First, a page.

|Publication number||US4481952 A|
|Application number||US 06/245,346|
|Publication date||Nov 13, 1984|
|Filing date||Mar 21, 1979|
|Priority date||Mar 22, 1978|
|Publication number||06245346, 245346, PCT/1979/11, PCT/DK/1979/000011, PCT/DK/1979/00011, PCT/DK/79/000011, PCT/DK/79/00011, PCT/DK1979/000011, PCT/DK1979/00011, PCT/DK1979000011, PCT/DK197900011, PCT/DK79/000011, PCT/DK79/00011, PCT/DK79000011, PCT/DK7900011, US 4481952 A, US 4481952A, US-A-4481952, US4481952 A, US4481952A|
|Original Assignee||Jerzy Pawelec|
|Export Citation||BiBTeX, EndNote, RefMan|
|Patent Citations (9), Referenced by (70), Classifications (6)|
|External Links: USPTO, USPTO Assignment, Espacenet|
1. Field of the Invention
This invention relates to sampling devices for automatically obtaining samples of gastric and intestinal fluids in the digestive tracts of humans and animals and for use in determining the presence of free hydrochloric acid and lactic acid in the gastric fluids.
2. Description of the Prior Art
Examination of the contents of the different parts of the gastrointestinal tract plays a great role in diagnostic and medical research. Information from these examinations can be of great importance for diagnosing diseases of stomach, duodenum, gallbladder and pancreas, as well as for diagnosing certain blood diseases.
The determination of the presence or absence of free hydrochloric acid and lactic acid in the digestive tract is especially important and useful. The absence of free hydrochloric acid in the gastric fluid is a characteristic finding of pernicious anemia. The absence of hydrochloric acid together with the presence of lactic acid in the gastric fluid indicates for advanced carcinoma of the stomach.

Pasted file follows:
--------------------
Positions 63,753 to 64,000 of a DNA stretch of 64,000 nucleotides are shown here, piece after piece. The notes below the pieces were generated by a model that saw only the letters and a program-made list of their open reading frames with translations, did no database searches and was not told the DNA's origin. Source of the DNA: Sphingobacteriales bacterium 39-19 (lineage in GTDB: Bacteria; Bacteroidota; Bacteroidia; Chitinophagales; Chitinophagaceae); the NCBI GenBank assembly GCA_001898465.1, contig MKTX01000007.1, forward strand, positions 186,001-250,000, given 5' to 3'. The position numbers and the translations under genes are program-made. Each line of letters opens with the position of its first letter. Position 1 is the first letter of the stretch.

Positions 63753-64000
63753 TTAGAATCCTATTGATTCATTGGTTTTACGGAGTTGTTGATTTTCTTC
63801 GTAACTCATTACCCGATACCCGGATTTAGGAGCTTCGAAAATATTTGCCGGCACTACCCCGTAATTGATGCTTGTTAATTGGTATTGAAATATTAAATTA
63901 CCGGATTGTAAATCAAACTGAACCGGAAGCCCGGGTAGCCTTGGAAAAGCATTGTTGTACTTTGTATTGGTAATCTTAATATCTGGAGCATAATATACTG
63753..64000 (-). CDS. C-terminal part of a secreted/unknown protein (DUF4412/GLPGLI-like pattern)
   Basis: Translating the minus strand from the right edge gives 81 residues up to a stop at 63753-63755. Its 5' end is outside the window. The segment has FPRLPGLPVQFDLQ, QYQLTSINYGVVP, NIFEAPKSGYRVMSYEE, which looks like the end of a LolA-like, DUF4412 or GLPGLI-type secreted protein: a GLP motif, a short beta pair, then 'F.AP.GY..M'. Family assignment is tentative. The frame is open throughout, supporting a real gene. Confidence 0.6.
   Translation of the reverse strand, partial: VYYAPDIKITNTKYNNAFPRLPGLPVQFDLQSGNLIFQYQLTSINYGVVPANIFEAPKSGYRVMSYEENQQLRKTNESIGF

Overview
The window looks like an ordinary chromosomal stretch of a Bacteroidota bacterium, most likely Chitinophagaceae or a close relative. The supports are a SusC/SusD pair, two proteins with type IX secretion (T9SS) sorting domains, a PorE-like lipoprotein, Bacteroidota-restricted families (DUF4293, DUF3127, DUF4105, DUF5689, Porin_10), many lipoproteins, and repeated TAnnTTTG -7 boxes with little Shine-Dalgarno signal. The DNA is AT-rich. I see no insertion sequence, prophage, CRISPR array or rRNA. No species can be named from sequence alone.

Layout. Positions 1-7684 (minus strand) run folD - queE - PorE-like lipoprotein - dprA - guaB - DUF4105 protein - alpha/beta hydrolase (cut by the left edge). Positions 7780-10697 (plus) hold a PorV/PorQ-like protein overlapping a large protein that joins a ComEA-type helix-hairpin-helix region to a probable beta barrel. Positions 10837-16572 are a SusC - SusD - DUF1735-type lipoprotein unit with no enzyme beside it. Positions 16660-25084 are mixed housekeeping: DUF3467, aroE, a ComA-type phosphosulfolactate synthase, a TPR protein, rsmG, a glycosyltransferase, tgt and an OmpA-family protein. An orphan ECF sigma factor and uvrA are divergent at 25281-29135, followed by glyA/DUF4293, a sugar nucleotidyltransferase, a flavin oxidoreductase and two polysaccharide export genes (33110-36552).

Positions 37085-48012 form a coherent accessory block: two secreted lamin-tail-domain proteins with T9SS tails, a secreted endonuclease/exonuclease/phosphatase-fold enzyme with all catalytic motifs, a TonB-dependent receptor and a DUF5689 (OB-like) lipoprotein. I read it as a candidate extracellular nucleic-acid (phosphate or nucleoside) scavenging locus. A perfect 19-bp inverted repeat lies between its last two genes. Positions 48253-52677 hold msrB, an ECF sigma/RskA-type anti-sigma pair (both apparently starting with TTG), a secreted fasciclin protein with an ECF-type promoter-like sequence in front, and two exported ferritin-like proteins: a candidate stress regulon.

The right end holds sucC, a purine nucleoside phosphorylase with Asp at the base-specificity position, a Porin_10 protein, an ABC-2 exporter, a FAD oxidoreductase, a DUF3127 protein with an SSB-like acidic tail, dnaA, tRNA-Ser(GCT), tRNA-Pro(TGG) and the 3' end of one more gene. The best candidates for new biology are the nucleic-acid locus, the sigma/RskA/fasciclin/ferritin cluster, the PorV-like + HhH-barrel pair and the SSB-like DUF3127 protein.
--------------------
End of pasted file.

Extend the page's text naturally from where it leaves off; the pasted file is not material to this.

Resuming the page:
Stomach tubes are the normal instruments for collecting samples of the contents of the stomach and duodeum. As is known, these are long, flexible tubes which are inserted to the digestive tract through the patient's mouth or nose, and then fluid from the actual part of the digestive tract is aspirated through the tube. The examination normally takes place under X-ray control, to check for proper positioning of the end of the tube in the digestive tract.
Intubation of the digestive tract using these methods is difficult, and for patient a very unpleasant intervention. It is a burden for the patient, both physically and psychologically, and it is often impossible to examine patients who are especially sensitive, physically weak or who have heart disease.
The stress to which the patient is subjected during intubation of the stomach or duodenum can have a disturbing influence on the function of the digestive organs, and consequently, in some instances the test results may be inconclusive or erroneous.
Intubation of the digestive tract is an expensive examination. It is a very time-consuming examination for the doctor, and demands the help of highly qualified nurses, a suitable place with comfortable beds where the patients can be examined, and access to X-ray apparatus. The examination immobilizes the patient for several hours, and exposes him to the risks of X-ray exposure.
The above mentioned difficulties and hazards associated with the collection of intestinal fluid preclude the use of conventional technique for mass-examinations, which are especially important to reveal cases of gastric cancer.